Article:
A frequently unsettling account of how dubious "science" possibly led to an irreversible miscarriage of justice.
“Incendiary: The Willingham Case” is a frequently unsettling account of how dubious “science” possibly led to an irreversible miscarriage of justice. Specifically, doc deals with the case of Cameron Todd Willingham, who was convicted for the 1991 arson murders of his three young children in Corsicana, Texas, and executed in 2004, despite serious doubts raised about the prosecution’s evidence. Technically unspectacular but consistently interesting, pic will play best with pubcast and cable viewers.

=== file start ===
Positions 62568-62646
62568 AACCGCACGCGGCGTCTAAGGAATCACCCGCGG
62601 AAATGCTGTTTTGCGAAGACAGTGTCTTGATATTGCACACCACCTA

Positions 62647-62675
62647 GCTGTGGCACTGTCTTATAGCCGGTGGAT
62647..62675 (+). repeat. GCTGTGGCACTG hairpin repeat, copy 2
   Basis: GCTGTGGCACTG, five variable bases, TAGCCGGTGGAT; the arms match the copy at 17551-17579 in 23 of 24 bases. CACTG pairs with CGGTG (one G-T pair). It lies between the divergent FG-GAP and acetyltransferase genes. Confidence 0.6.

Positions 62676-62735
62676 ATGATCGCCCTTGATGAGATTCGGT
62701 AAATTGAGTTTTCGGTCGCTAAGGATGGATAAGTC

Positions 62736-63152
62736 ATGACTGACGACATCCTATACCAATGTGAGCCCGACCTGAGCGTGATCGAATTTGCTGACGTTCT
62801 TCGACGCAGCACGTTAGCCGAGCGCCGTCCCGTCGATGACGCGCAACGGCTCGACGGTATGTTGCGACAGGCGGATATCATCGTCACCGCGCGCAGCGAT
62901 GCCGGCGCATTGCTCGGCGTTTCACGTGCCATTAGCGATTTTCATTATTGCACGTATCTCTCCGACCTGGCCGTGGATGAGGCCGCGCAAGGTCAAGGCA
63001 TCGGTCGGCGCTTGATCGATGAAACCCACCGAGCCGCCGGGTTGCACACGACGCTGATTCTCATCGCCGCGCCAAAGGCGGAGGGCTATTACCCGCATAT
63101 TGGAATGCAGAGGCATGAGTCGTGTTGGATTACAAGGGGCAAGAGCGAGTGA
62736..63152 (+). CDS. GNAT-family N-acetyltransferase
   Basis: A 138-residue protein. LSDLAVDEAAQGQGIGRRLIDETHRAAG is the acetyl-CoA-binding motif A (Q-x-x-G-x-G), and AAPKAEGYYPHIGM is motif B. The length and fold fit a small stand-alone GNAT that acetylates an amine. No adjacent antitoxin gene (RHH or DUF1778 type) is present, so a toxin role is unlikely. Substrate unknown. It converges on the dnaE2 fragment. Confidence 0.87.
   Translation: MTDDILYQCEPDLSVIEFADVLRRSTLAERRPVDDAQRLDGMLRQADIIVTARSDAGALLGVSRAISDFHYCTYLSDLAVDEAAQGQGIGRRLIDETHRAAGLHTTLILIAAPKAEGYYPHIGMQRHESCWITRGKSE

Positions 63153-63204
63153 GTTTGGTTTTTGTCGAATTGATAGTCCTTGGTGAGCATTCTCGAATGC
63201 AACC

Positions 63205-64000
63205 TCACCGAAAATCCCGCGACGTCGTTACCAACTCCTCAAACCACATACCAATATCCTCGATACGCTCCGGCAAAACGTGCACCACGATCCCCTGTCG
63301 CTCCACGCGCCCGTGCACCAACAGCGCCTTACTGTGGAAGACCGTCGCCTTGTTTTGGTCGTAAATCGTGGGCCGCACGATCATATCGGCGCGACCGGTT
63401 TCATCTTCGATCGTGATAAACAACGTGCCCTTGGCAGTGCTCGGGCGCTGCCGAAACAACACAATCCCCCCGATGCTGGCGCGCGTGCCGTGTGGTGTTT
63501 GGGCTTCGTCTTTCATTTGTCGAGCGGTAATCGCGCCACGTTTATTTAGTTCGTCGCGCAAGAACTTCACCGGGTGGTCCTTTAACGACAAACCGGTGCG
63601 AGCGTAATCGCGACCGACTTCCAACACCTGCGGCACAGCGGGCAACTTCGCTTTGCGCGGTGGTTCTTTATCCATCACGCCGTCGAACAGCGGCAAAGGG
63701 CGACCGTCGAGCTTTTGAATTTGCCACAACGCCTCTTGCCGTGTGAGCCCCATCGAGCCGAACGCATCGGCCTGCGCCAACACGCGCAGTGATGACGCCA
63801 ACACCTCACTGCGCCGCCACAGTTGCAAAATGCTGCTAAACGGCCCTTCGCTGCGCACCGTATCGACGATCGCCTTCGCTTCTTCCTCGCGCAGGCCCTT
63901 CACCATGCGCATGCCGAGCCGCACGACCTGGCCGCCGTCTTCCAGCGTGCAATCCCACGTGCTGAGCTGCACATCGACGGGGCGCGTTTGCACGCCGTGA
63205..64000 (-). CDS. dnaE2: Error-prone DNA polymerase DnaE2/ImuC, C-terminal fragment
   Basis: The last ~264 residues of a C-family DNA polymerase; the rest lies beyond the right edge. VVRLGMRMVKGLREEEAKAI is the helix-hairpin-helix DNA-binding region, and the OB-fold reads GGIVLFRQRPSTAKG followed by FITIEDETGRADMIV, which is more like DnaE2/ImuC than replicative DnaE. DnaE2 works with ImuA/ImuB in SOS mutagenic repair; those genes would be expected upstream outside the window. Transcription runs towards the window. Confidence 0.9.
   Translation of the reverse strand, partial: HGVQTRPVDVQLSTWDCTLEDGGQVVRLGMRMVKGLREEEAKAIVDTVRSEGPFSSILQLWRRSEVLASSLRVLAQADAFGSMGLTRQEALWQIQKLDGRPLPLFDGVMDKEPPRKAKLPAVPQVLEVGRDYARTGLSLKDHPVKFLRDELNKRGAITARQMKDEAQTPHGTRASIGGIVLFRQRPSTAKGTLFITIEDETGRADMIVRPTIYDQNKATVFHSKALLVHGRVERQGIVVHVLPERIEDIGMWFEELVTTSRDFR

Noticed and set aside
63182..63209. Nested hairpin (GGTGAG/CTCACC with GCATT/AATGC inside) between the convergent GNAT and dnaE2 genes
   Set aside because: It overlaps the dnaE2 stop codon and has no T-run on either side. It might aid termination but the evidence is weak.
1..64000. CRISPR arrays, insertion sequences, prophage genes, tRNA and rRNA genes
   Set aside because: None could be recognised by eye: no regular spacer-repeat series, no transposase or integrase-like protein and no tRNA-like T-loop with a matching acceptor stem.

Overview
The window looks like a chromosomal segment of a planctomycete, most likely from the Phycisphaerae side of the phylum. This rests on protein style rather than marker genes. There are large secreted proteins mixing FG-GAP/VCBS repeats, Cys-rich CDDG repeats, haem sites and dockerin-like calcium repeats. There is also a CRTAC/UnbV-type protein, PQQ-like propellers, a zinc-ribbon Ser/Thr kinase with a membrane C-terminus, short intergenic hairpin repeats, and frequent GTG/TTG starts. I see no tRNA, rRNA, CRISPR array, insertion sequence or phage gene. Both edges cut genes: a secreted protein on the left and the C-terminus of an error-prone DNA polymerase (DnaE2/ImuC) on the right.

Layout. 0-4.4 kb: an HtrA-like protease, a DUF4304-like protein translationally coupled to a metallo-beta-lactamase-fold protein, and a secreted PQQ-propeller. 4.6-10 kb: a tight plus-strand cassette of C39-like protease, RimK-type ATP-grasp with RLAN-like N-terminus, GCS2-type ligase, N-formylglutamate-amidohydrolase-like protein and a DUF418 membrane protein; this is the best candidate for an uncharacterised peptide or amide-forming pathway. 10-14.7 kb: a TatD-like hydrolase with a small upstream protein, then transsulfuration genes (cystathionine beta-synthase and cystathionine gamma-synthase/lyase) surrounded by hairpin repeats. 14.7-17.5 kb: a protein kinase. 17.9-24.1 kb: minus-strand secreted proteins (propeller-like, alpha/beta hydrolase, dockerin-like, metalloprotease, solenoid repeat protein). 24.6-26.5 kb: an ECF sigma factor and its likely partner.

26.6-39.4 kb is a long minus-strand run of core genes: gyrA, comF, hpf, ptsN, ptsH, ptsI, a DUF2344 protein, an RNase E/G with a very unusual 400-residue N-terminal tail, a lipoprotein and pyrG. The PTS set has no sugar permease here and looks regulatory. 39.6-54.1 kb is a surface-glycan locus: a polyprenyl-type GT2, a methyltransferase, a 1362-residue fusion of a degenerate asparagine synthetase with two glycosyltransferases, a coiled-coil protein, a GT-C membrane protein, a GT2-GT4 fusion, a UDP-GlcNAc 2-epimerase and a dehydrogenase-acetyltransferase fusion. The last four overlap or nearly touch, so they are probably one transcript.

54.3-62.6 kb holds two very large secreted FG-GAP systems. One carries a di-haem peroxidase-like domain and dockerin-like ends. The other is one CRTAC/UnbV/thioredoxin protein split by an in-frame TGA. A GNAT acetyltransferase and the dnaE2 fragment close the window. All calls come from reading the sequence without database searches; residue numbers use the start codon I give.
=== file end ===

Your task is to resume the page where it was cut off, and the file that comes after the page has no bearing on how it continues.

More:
Willingham, an unpleasant fellow with a history of domestic violence, was accused of setting the house fire that killed his kids. But filmmakers Steve Mims and Joe Bailey Jr. gather convincing testimony from forensic experts who insist that, at the time of Willingham’s trial, largely unregulated arson investigators customarily offered semi-educated guesses with scant scientific basis. Since Willingham’s execution, some of those experts have pressed claims that the fatal fire was an accident. Texas Gov. Rick Perry is depicted throughout doc as impeding investigators. But Willingham’s own defense attorney repeatedly asserts that, whatever the reliability of the evidence, a guilty man paid for his crime. “Incendiary” leaves it up to viewers to decide whether justice was served.